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HERO: A World-Premiere Comic Book Musical ThatÂ's Ready For Its Grown-Ups

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HERO: A World-Premiere Comic Book Musical ThatÂ’s Ready For Its Grown-Ups

The large and well-subscribed Marriott Theatre in Lincolnshire, Illinois, north of Chicago, has a long history of producing new musicals. There has been "Windy City," "Matador," "Phantom Of The Country Palace," "Peggy Sue Got Married," "The Bowery Boys" and last summer's "For The Boys," to name just a few. Opening this past Wednesday, the latest new work in Lake County's circle-in-the-square is "Hero," conceived and written by Aaron Thielen (the theater's Lead Artistic Director) and based somewhat on his childhood in Milwaukee and the neighborhood he grew up in. The show has music and lyrics by Michael Mahler, an actor, musical director, guitarist and keyboardist about town, who has written seven previous musicals and makes quite a mark with this one. The pair has been working on and workshopping the show since early 2009, and the work has paid off. It's a funny, engaging, likeable, tuneful and moving mid-sized musical. It's not perfect, but for a show based on an original idea, it's pretty darn close.

The cast of twelve tells the story of one Hero Batowski, a young man on the cusp of 30 who lives and works with his dad, the owner of a comic book shop. (For a while, I was having flashbacks to "High Fidelity," which this show resembles in its affectionate portrayal of heterosexual geekdom and the man-boys who seem to populate that world.) His two male cousins drop by often, as do a handful of other regular "customers," checking out the latest magazines, arguing over plot minutiae and collectables trivia while bemoaning their lack of girlfriends, etc. This aspect of "Hero" is done exceptionally well, I think. The "inciting incident," if I may revert to the language of dramaturgy, is that Hero's high school girlfriend, Jane, moves back to the neighborhood after a divorce in Denver, and the road to romance is set. Or is it?

Hero, you see, has been in something of a funk since high school, when his mother died quite tragically. And how to move on from that life-defining incident, and become the man, the hero, that he and all of us are meant to be, is the topic of the evening. It's an interesting premise, in a unique milieu, and a pretty remarkable musical score sets it in motion, and plays off the jokes and the emotional high points pretty perfectly. And the Marriott has produced it well, with great sets and lights and costumes (by the team of Thomas M. Ryan, Jesse Klug, Nancy Missimi and Erin Wuorenma), and a lot of time was spent on getting the orchestrations right (by Mahler and musical director Ryan T. Nelson).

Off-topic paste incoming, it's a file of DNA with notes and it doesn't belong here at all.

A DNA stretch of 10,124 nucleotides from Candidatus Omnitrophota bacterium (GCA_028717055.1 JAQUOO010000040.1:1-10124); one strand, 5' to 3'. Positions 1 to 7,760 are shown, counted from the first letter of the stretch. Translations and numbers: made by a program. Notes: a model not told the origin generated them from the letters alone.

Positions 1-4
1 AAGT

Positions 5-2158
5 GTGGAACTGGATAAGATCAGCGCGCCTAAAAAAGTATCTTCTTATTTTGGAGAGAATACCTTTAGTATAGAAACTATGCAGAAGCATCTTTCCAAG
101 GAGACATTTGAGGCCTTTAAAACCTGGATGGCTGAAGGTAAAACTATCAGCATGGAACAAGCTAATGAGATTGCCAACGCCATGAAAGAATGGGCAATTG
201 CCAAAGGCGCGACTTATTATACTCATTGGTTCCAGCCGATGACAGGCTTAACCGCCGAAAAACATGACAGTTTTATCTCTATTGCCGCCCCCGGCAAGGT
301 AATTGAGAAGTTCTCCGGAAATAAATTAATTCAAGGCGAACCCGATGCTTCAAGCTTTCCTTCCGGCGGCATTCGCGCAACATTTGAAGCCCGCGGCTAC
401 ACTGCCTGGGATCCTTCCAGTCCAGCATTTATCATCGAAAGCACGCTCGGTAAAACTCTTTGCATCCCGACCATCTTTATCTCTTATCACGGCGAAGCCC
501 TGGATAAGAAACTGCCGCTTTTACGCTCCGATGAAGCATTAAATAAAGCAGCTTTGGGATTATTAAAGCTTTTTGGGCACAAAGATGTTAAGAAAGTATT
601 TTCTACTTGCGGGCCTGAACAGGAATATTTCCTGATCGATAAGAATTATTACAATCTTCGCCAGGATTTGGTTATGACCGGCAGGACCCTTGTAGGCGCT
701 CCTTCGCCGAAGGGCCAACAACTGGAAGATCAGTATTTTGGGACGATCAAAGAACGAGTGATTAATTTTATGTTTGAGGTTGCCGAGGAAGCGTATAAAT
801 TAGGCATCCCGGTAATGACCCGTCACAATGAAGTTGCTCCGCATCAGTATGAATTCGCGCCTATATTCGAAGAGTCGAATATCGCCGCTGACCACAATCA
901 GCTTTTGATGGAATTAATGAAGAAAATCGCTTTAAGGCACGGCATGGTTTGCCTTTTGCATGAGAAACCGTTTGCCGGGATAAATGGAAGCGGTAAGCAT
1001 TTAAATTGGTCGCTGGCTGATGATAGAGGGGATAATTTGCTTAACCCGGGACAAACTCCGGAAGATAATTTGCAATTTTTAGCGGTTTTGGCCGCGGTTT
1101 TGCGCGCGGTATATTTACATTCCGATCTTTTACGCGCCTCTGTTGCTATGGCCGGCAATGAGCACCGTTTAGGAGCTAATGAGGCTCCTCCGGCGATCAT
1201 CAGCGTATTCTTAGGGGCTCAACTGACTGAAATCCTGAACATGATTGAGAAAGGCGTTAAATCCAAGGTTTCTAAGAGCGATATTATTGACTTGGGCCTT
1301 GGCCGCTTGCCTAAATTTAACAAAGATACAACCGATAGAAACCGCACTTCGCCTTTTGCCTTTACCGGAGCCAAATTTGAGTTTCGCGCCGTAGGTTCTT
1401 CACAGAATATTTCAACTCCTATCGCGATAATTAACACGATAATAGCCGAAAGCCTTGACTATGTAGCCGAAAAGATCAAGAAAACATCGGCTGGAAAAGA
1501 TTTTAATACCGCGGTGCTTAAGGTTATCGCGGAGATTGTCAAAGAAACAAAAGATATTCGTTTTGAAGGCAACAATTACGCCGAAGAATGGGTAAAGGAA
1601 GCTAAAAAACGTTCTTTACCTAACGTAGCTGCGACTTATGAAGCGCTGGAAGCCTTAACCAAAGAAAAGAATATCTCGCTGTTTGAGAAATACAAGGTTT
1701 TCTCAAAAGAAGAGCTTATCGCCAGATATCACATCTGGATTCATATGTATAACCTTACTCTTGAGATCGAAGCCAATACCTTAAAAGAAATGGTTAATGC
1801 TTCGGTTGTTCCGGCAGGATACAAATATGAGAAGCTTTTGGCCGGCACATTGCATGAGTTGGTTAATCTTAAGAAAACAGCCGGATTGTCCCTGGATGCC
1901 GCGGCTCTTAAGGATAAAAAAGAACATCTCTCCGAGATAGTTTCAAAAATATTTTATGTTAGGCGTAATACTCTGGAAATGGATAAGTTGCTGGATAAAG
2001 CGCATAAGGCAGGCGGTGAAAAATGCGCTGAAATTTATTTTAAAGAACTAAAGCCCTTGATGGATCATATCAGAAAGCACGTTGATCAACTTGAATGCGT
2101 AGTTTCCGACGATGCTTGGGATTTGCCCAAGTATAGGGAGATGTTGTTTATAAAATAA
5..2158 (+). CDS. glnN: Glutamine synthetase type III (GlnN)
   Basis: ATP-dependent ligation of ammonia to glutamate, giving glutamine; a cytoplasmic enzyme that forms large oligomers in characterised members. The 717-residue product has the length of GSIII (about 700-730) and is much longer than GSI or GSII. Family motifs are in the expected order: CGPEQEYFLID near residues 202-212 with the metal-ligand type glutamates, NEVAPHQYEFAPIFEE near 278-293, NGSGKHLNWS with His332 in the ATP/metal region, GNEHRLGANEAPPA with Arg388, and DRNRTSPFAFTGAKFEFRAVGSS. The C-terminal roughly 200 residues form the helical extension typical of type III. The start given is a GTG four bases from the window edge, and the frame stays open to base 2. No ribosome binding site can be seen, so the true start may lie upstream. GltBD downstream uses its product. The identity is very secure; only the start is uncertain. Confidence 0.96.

Also, there's a creative website (www.heromusical.com) and even a real series of collectable comic books that tell the story of the show. David H. Bell has directed and choreographed with a sure-handed fluidity that is striking in its state-of-the-art clarity. And Robert E. Gilmartin's sound design, like usual, is flawless. But structurally speaking, the show is SOOOO CLOOOOSE to being great. I do hope that the writers can tweak it a little more before releasing it to other theaters or producers, as I assume they want to do, and as they should.

As Hero, Erich Bergen, a former star of tours of "Jersey Boys," is quite likeable, and sings beautifully. He also looks pretty good--too good, actually, to be entirely believable as a geek who lives with his dad, has no dates and no real friends. He does look like a hero, believe me, but too much so, especially in the show's early moments. And if he's really as depressed over his mother's death 12 years earlier as the script indicates, someone should have sent him to a psychiatrist years ago. Certainly Jane (the delightful if disappointing Heidi Kettenring--was she just in poor voice on opening night?) should suggest the same as the show progresses. But all ends well--not before several obstacles get in the way of true love. (I was worried that the stakes weren't high enough, but they do grow.)

HERO: A World-Premiere Comic Book Musical ThatÂ’s Ready For Its Grown-UpsThe secondary love couple in this somewhat traditional musical comedy, Hero's cousin, Kirk, and Jane's co-worker, Susan, are actually more interesting as people than are Hero and Jane, and that's a problem (see what happens in the show's coda if you don't agree with me). And the actors portraying them, Alex Goodrich and Dara Cameron, are hilarious, detailed, quirky and wonderful, only adding to the confusion of diverting us from the focus of the show's plot and theme.

As Hero's dad, Al, Don Forston is warm, and he hits all the right aspects of a widower unable to move his beloved son out of a funk and into adulthood, not into merely a "like father, like son" scenario. It's a linchpin performance. As Hero's younger nephew, Nate, Jonah Rawitz was sly and wise beyond his character's years on Wednesday night, and played a key role in the success of the show's climax.

The show is about these six characters, and yet, in the cast of twelve, there are the understudies for these roles also, playing all the other parts and appearing as a somewhat generic back-up chorus for several numbers which benefit musically from having this support. Hero understudy Jameson Cooper is a comic book executive and a priest, Jane understudy Summer Naomi Smart briefly plays a doctor, and Susan understudy Kelley Abell is a postal worker. The understudies for Al and Kirk, Michael Aaron Lindner and Alex Goldklang, have fleshed out characters as Kyle and Ted (comic book fanatics), and young Zach Keller (who does play Nate at some performances) appeared briefly as a comic book customer.

It should be noted that Smart was originally slated to appear as the character of Adele, Hero's late mother, but apparently that character was removed just recently. And the song "Better In Here," for four of the men, was added very late as well, and a reprise of the song "Your Darkest Place" became a reprise of "My Superhero Life" instead. It's good to know that even after the original program information went to press, the show was being worked on, as a musical comedy like this one is a complicated piece of moving machinery, from Ryan's impressive turntable set to the variations in style struck by Nelson's five-piece band (conducted by composer Mahler, no less).